Smartphones: Huawei sees its endangered ambitions in Europe

Without Android for its future terminals, the Chinese group, second seller of smartphones of the globe, could have big difficulties to maintain its growth on the Old Continent.

A new one has the effect of a bomb. Last Wednesday, Washington signed a decree aimed at including Huawei. In addition to prohibiting the market of the country of Uncle Sam, it must prevent him from acquiring the American technologies he needs. On the night of Sunday to Monday, Google announced that, to comply with the new rules, he was going to cut the bridges with the Chinese giant. Thus, Huawei will soon no longer have access to Android, its operating system, which is the world standard for years.

This means, in short, that Huawei’s future smartphones will not have access to Google’s proprietary services. Among them, there is its online store (Google Play), as well as the flagship apps of the Mountain View group, like Gmail, Youtube, Google Map or Chrome. This is not a problem for China, Huawei’s main market. Google’s main services are already banned. And Huawei, like its rivals, already offers its Chinese customers local alternatives.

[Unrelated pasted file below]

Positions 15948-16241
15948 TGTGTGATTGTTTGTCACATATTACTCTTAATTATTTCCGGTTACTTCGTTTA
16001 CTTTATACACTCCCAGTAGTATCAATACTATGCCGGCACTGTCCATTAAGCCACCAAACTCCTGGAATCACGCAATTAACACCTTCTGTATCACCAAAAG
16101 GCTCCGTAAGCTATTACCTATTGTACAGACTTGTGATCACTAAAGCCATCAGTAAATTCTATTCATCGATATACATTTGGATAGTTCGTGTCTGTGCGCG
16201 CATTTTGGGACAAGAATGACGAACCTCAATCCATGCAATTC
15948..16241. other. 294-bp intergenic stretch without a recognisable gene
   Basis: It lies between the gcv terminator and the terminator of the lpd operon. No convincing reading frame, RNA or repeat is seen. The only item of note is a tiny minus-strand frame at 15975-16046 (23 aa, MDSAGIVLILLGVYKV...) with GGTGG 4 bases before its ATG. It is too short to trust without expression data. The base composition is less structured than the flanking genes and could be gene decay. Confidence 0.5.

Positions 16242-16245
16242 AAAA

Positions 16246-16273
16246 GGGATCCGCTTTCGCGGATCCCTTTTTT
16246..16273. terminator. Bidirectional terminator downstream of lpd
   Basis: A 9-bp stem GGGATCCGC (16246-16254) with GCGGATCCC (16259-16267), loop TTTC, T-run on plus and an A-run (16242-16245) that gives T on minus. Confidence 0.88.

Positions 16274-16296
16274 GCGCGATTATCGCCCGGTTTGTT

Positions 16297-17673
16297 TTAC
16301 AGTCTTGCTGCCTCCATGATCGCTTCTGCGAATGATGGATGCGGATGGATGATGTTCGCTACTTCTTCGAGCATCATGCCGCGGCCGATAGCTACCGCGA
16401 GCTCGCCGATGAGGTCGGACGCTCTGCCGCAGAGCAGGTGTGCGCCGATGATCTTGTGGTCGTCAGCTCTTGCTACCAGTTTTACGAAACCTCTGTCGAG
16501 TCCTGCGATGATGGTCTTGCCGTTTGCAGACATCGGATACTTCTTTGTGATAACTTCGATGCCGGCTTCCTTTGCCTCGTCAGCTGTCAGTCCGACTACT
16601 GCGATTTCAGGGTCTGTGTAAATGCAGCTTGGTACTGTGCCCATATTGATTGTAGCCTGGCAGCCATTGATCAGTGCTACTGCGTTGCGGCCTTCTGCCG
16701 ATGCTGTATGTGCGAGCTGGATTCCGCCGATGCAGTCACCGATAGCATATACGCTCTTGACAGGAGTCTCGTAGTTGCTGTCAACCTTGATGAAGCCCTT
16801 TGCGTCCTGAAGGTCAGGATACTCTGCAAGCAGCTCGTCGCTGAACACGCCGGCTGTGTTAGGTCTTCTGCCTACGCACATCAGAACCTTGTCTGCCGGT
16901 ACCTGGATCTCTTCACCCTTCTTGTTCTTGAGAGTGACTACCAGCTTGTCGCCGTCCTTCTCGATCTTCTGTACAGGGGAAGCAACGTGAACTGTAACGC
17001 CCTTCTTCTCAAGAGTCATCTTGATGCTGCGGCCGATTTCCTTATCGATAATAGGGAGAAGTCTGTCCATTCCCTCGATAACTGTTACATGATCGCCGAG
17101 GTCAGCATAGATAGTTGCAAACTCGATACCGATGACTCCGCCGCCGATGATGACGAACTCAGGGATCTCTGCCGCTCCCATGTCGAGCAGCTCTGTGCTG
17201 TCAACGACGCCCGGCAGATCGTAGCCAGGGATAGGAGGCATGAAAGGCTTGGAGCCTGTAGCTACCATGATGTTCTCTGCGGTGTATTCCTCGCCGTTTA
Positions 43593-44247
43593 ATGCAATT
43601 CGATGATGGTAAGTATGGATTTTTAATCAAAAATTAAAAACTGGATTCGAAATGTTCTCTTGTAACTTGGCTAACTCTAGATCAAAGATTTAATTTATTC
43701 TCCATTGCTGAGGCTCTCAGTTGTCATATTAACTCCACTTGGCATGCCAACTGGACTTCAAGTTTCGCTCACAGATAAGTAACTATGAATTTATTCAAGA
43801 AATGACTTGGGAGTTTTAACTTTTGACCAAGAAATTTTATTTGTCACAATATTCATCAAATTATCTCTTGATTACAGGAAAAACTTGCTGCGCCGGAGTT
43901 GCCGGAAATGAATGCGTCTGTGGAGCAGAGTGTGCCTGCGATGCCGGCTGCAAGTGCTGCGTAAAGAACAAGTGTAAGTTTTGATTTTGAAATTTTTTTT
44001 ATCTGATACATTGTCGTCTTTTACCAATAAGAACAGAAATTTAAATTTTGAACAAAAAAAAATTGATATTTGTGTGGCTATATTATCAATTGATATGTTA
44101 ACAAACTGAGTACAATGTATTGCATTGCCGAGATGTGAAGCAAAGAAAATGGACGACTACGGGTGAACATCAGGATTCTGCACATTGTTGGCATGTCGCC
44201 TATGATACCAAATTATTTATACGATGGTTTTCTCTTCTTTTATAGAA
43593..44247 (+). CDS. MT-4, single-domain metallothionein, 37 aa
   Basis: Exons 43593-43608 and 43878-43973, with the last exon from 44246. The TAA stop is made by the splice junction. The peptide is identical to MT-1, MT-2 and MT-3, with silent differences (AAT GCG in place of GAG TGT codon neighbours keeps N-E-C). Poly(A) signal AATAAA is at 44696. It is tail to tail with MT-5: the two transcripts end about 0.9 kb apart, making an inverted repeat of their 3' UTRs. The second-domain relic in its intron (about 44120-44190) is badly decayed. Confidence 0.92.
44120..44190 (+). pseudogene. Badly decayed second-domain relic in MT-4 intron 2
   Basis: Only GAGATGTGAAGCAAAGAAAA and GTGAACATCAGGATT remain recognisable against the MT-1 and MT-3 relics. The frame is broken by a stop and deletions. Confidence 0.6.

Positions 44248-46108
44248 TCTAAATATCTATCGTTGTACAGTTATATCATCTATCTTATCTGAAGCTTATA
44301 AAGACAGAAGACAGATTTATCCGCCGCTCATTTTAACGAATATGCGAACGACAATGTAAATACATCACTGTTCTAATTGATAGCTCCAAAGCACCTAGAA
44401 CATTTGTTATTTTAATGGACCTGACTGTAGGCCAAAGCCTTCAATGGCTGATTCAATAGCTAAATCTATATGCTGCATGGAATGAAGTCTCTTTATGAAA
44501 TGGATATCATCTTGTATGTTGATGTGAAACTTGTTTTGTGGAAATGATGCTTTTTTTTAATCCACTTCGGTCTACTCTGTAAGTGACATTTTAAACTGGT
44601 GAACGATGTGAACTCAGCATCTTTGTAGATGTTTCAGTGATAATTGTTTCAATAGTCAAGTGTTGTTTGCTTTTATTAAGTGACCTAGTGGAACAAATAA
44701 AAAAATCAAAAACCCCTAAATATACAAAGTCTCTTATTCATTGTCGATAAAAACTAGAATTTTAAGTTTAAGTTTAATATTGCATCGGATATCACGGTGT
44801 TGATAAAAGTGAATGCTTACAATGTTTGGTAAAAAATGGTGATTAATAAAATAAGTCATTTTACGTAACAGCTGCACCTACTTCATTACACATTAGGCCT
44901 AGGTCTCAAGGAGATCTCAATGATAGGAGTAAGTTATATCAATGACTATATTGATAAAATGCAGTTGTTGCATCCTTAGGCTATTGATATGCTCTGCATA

On the other hand, to do without Android is likely to be a serious problem in Europe. On the Old Continent, Google’s services and apps are widely acclaimed by consumers. Certainly, Huawei may very well choose to develop a home operating system – as it has often envisioned in recent years – with its own application store. But not sure that customers, accustomed to Android and its popular apps, are ready to adopt.

This could hinder Huawei’s tremendous growth in Europe in recent years. However, this market is key for the Chinese giant, now the second largest smartphone seller in the world behind Samsung but ahead of Apple. According to IDC, Huawei now sells nearly a third of its smartphones in Europe, which is its largest international market. The continent is a major catalyst for sales, which totaled more than 200 million units last year.

A very lucrative Old Continent
Sign of the importance of Europe for Huawei, the Shenzhen group has made Paris its favorite playground to lift the veil on its new smartphones. On March 26, it was at the Parc des Expositions that he presented his latest, the P30, with a powerful camera. A year earlier, he had offered himself nothing less than the nave of the Grand Palais to extol his predecessor, the P20.

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